Wish I had kept my old FSR XC. I'll bet I could replace the fork, slip some 27.5" wheels in there and ride. THen I could try a 27.5 without having to buy. But, it's gone so, not sure I can try that with the Stumpys. Time to go for a ride.

fietsbob 10-13-14 02:40 PM

Dont write Eulogies, 26" wheel bikes still sell, and all those in existence already , will need new tires some day.

patentcad 10-13-14 08:45 PM


Originally Posted by fietsbob (Post 17213277)
Dont write Eulogies, 26" wheel bikes still sell, and all those in existence already , will need new tires some day.

According the the LBS, 26" is pretty much dead already.

Ramona_W 10-13-14 09:12 PM

If manufacturers create frames with the lower standover height many women need and pair these with the 27.5" wheels, it could result in some very interesting looking bikes. If not, I guess, we'll be limited to riding "Walmart quality" bikes. ;)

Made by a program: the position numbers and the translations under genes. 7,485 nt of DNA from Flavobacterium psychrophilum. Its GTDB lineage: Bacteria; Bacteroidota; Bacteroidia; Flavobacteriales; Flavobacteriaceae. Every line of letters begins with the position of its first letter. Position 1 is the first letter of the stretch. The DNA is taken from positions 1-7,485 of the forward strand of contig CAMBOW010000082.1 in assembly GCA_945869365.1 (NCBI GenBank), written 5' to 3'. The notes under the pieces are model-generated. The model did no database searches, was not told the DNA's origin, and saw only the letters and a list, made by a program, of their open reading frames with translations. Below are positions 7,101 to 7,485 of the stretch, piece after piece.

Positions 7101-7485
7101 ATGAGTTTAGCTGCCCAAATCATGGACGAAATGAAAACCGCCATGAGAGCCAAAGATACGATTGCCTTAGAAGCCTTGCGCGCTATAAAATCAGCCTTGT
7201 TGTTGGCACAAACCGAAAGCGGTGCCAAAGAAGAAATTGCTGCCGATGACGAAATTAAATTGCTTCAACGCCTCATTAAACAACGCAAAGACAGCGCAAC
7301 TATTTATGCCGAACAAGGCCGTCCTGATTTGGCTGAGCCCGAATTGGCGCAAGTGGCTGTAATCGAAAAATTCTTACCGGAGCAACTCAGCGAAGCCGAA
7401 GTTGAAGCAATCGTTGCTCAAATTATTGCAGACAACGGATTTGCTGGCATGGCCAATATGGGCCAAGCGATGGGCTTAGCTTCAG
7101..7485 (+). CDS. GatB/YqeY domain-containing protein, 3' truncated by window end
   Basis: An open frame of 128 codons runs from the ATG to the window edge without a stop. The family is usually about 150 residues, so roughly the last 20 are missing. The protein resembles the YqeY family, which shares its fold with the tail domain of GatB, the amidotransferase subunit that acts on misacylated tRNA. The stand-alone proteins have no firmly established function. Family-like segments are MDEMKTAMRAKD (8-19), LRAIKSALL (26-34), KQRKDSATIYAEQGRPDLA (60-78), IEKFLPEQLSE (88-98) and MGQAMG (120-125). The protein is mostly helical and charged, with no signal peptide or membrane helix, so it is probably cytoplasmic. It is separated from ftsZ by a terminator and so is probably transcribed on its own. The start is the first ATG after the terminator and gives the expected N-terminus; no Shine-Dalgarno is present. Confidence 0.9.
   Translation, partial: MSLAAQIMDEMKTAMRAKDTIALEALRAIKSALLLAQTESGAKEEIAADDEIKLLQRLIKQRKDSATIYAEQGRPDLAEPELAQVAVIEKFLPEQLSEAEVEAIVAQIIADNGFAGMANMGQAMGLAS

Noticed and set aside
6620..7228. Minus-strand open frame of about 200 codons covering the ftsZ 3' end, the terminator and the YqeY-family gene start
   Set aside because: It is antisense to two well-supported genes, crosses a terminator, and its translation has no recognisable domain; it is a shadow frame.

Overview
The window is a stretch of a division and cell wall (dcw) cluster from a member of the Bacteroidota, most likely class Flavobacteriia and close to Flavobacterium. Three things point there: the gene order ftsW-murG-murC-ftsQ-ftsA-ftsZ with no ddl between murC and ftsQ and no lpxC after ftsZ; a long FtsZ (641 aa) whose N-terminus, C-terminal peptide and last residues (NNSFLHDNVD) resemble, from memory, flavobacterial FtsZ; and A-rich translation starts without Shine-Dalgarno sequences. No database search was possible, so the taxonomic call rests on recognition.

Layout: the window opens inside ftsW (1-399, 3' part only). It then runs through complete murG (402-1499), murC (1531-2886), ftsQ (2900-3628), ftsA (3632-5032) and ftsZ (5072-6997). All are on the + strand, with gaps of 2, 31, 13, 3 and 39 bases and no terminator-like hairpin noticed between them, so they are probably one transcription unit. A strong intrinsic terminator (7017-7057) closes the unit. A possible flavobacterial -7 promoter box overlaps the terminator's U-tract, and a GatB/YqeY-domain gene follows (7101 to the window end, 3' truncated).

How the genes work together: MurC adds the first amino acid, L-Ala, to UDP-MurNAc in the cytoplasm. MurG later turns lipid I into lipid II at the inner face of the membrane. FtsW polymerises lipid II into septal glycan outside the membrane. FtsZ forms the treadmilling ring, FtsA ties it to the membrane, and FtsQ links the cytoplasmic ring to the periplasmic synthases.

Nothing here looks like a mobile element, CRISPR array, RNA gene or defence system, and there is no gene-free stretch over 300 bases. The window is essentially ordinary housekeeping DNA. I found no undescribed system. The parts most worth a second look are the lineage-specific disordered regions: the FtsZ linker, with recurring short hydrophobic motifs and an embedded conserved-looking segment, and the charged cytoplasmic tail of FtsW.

Zephyr11 10-14-14 02:29 AM


Originally Posted by patentcad (Post 17214373)
According the the LBS, 26" is pretty much dead already.

I have definitely noticed this at some shops, but it depends on the audience. For example, there's a shop in Boulder called The Fix that specializes in DH, FR, and DJ bikes. Even with a lot of DH bikes going 27.5", I imagine that not every category will be so willing to run big wheels.



Originally Posted by Ramona_W (Post 17214445)
If manufacturers create frames with the lower standover height many women need and pair these with the 27.5" wheels, it could result in some very interesting looking bikes.

Yep. Not only standover (since a lot of long travel XS bikes don't have that much standover), but designing little bikes without toe-overlap without screwing too much with headtube angles. I read an article a long time ago that made an argument for wheel sizes that were appropriate to the frame size. I'd add "appropriate to the intended use" in addition to frame size and say that'd be perfect. I'd happily run 24" and 26" on all of my bikes. Cervelo makes their little tri bikes with 650c wheels as opposed to 700c, so I can't imagine it would be too much of a stretch to see 26" on some of the little mountain bikes that are normally 27.5".